The square exists since 1366, when the third fortification belt was completed.
It was mentioned in 1408 by Mathias Baldi who bought and repaired a stone house in the Large Square. In 1411 Mathia Tromenauer sells a stone house situated in this square to Nicolaus Jenkowitz. The same year, the square is mentioned in a document as a cereal market.
The northern flank was first formed by a construction belonging to the Guild of Tailors, erected in 1466 (one of its wings looking onto the Small Square) and other medieval houses.
During the Middle Ages, the square was the stage of the most important events of the city’s daily life, such as public gatherings but also executions.
The guards’ house was placed in front of the Haller House (at no. 10) until 1775 when the Guard was moved in Schmelius’s house, the residence of the commanding general.
The square has a maximum length of 142 m and a maximum width of 93 m.
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Between 1724 and 1757, a “lunatics’ cage” (Narrenhausel) was placed in this square, in which those who disturbed the silence of the night were exhibited during day time. In 1757 it was relocated in the Small Square.
The wooden stage installed in the square was dismantled for fear of fires.
The passageway between the Large Square and the Schiller Square, built as early as 1558, was now widened (The General’s Hall, Generalloch);
The first two hackney carriages appeared in the Large Square;
Five lamps and an iron grid were installed around the statue of Nepomuk;
Lime trees were planted in front of the Catholic Church;
The two guard canons situated in front of the building situated at no. 7 were taken away;
The Square was paved with granite stones and lime trees were planted
In July 1950, the central part of the square was transformed in a green area and all the urban furniture pieces in the square were dismantled.
The park which had been inauspiciously implanted in the central square of a city with a medieval mark was wiped off. In 1986 the statue of scholar Gheorghe Lazăr, produced by sculptor Radu Aftenie, was placed in the square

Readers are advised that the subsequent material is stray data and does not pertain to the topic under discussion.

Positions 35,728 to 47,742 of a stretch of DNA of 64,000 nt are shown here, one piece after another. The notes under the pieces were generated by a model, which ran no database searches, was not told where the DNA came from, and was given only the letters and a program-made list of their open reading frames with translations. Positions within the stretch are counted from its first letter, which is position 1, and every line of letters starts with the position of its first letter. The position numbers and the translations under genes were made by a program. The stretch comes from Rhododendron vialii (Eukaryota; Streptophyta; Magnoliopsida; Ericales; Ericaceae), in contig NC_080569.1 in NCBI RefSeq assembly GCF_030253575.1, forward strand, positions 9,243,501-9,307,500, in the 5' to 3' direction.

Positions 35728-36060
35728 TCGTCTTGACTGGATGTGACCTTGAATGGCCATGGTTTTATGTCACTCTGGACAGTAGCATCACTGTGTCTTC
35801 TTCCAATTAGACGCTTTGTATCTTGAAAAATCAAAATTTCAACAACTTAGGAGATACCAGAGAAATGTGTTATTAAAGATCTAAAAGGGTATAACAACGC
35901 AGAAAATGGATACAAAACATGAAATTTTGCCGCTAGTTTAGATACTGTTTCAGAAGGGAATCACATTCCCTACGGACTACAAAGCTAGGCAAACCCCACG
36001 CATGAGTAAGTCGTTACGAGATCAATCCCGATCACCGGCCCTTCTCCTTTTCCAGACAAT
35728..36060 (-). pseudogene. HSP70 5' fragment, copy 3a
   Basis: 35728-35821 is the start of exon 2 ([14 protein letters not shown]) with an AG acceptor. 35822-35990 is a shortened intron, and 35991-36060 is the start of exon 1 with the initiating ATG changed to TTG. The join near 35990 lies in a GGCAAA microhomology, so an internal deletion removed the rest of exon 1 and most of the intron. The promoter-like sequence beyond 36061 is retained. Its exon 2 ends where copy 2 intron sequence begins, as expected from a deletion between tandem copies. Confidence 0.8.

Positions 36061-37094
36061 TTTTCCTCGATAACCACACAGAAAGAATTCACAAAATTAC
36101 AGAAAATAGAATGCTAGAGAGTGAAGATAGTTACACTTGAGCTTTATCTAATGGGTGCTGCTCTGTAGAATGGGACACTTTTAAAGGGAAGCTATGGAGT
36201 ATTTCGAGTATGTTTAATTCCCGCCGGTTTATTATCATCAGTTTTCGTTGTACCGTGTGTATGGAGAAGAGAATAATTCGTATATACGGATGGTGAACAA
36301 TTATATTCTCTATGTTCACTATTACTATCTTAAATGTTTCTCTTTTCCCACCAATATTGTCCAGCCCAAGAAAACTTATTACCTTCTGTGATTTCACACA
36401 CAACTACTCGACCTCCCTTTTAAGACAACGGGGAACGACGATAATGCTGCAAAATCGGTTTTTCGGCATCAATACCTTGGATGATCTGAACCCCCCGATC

The square entered a profound rehabilitation process. Within this process the statue of Gheorghe Lazar was demolished and replaced in 2006 with a smaller sized version of the first statue (it is 3.2 meters high), produced by the same sculptor. The iron grid fountain was recreated here and the square was paved with granite and stone pavement.
The Fountain of the Large Square
The existence of a fountain in this location is mentioned in 1538, its basin being used by women to wash clothes and its gutters were used by animals to drink water.
In 1798 the fountain was adorned with a wrought iron shade donated to the city by Fileck, the leather dresser. Fileck also financed the construction of a new basin in 1819. In 1920 the old iron grid of the fountain situated in this square is reinstalled. The grid was donated by general Falkenhayn in 1916 and on top it had a stork with a snake in its beak. In 1948 the fountain was demolished. In 2006 the iron grid fountain was recreated.
Statue of Roland
Between 1550 and 1783 the pole of infamy was placed in the Large Square, crowned by the stone statue of Roland, sculpted in 1550 by master Onofforus, a Florentine craftsman it seems. A statue of Roland from the 17th century is sheltered by the Brukenthal National Museum, supposedly the third such statue to be placed in the square. It has a height of 1.05 meters. Knight Roland was represented in all the important cities in Germany by large dimensions statues presenting a man in his armor, with a sword in his hand, being the symbol of the legislative autonomy of that particular town.
Statue of Nepomuk
Since 1734 the Large Square was dominated by the statue of Nepomuk, erected by the city commander, general Wallis.
John of Nepomuk is a national saint of the Czech Republic, who was drowned in the Vltava river at the behest of Wenceslaus, King of the Romans and King of Bohemia
In 1948 the statue of Nepomuk was moved in the second courtyard of the Brukenthal Museum. Now it can be seen in the courtyard of the Roman-Catholic Parish House.
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Georg Schoenpflug von Gambsenberg@ 16/07/2014, 1:08